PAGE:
Okay, it’s late, nearly midnight, on a Saturday night and probably not the best time to write about current events, but something has been plaguing me ever since Scott Brown pulled off what many describe as a major coup for the Republicans by winning Sen. Ted Kennedy’s seat in Massachusetts.
What I want to know is why it’s impossible to get the centerfold image of Brown, the one where he poses nearly nude for “Cosmo,” out of my mind? What next, will Sarah Palin join the ranks of those baring all, but their game plan and a clear political platform? And, if she did, would that make all your average garden variety meat eating neanderthals flood the polls on November 4, 2012 given, God forbid, that Ms. Palin does become her party’s nominee.
But, by the looks of things, Palin has already been out trumped by Beefcake Charley Brown. By the way, apart from an incisive and right on the mark piece by David Corn, can anybody name three things that Brown stands for? He’s quite clear about what’s he’s against: 1) health care reform, 2) big government, and 3) higher taxes, but what concrete plan does he have for solving the massive problems of his state? Or, does anyone care about his platform, in the end, or just the platform bed he’s posing on?
Sarah Palin and Scott Brown are not anomalies. They are the logical extension of what happens when the media becomes an instrument of seduction instead of exposition
If the special election in Massachusetts happened to teach the Democrats something about what they must do, as a party, to recapture that populist spark that gave Barack Obama a 28 point lead over John McCain in November, 2008, it is that charisma rules at the expense of substance, and that the boundaries between Republican and Democrat have been sufficiently blurred as to make independents jump from one party to the next like a couple of frogs in a frozen lake.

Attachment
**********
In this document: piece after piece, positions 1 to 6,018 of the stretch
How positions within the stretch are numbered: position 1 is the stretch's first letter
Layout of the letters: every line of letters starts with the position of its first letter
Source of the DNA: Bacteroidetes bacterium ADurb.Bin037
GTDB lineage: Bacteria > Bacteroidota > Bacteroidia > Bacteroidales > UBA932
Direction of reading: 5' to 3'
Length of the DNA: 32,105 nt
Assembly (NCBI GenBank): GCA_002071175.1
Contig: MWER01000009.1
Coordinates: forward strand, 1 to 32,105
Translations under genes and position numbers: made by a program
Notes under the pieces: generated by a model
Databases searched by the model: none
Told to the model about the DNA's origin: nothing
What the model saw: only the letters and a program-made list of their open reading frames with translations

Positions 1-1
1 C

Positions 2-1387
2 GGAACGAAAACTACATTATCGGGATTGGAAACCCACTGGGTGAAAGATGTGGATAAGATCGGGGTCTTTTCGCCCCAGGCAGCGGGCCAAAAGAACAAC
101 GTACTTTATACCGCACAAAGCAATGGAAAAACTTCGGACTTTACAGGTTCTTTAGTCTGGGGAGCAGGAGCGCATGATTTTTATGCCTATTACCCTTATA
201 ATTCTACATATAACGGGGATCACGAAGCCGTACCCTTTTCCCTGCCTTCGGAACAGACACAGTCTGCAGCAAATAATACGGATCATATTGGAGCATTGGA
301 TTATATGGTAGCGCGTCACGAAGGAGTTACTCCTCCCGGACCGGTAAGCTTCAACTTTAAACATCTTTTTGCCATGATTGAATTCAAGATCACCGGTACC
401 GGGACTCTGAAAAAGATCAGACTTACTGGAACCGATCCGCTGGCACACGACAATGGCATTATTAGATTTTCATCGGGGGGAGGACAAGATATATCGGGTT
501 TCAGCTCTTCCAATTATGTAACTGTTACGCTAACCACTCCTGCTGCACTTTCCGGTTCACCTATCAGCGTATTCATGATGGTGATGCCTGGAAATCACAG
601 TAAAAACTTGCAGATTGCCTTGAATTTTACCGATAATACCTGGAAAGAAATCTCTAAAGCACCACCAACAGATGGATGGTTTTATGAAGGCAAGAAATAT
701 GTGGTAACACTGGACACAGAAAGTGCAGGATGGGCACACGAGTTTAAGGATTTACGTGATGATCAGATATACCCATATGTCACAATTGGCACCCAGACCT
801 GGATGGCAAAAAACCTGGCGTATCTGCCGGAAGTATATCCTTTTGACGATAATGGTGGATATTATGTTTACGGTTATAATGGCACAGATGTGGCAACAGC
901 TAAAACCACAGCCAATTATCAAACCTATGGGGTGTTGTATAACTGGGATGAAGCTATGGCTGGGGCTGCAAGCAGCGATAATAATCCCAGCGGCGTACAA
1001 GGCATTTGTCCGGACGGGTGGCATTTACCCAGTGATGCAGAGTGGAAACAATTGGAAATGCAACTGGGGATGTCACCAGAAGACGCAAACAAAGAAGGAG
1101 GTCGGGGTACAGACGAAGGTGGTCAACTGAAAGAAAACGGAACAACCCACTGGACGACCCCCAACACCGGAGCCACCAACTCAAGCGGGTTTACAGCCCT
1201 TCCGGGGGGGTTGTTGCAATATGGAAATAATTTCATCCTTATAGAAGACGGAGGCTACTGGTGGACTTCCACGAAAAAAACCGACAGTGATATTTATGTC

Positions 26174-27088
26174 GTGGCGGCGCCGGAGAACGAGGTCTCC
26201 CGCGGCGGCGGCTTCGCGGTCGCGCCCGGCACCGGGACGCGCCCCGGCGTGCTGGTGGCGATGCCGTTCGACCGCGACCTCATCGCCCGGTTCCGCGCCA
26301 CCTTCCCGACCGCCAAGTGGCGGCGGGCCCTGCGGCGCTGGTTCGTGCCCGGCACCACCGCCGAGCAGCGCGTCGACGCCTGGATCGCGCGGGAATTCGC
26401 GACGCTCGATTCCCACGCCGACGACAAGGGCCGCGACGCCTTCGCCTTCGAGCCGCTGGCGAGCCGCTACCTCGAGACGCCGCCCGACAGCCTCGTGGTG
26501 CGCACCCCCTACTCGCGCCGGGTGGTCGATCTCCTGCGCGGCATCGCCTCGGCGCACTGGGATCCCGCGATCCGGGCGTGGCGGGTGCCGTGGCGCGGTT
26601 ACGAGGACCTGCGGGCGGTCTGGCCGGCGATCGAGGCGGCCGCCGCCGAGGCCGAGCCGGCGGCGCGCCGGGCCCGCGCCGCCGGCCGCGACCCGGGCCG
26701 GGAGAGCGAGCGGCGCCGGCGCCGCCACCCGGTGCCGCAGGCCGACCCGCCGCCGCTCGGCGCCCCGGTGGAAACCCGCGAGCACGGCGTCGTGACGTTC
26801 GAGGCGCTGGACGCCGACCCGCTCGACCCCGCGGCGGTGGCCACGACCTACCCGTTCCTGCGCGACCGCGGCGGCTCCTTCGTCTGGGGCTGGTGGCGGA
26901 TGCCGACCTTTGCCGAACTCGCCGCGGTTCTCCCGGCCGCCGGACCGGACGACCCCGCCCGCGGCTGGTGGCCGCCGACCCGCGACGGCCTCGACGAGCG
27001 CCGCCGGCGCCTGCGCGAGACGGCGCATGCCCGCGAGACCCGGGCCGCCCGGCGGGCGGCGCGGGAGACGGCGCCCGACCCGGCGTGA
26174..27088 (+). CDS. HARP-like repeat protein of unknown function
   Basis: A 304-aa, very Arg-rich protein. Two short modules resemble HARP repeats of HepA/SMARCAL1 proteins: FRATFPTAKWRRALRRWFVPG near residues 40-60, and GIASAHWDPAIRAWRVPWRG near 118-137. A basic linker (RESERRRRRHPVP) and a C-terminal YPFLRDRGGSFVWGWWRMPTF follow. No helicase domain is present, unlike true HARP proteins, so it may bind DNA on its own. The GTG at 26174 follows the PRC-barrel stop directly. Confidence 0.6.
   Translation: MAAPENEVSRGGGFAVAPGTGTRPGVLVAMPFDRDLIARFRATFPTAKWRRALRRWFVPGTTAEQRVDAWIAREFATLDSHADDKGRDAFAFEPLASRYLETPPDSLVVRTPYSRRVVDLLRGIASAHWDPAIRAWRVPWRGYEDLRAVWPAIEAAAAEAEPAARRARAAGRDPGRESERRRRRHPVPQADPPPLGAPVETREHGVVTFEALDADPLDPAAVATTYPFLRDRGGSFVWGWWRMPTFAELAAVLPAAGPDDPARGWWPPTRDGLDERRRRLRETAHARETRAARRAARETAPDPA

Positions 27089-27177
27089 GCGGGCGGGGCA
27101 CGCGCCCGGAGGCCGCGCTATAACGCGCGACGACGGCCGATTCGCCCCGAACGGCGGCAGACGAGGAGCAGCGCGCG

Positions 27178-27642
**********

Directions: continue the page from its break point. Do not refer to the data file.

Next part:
Any ship that has too much weight in the center will sink. If he really wants to get the upper hand with the banks and Wall Street, Obama better start his spring cleaning early. Goldman Sachs, AIG, JP Morgan Chase, XE, Halliburton, and the Fortune 500s have been running this country for generations, and running it into the ground.
The best antidote to Scott Brown is to not to give undue weight to his candidacy. He tips the balance, in the Senate, but it was a precarious balance at that. So-called “blue dog” Democrats have seen to that.
It’s time to put the “pro” back in progressive, or suffer the consequences when reactionaries prevail.
JAYNE LYN STAHL is a widely published poet, essayist, playwright, and screenwriter, member of PEN American Center, and PEN USA.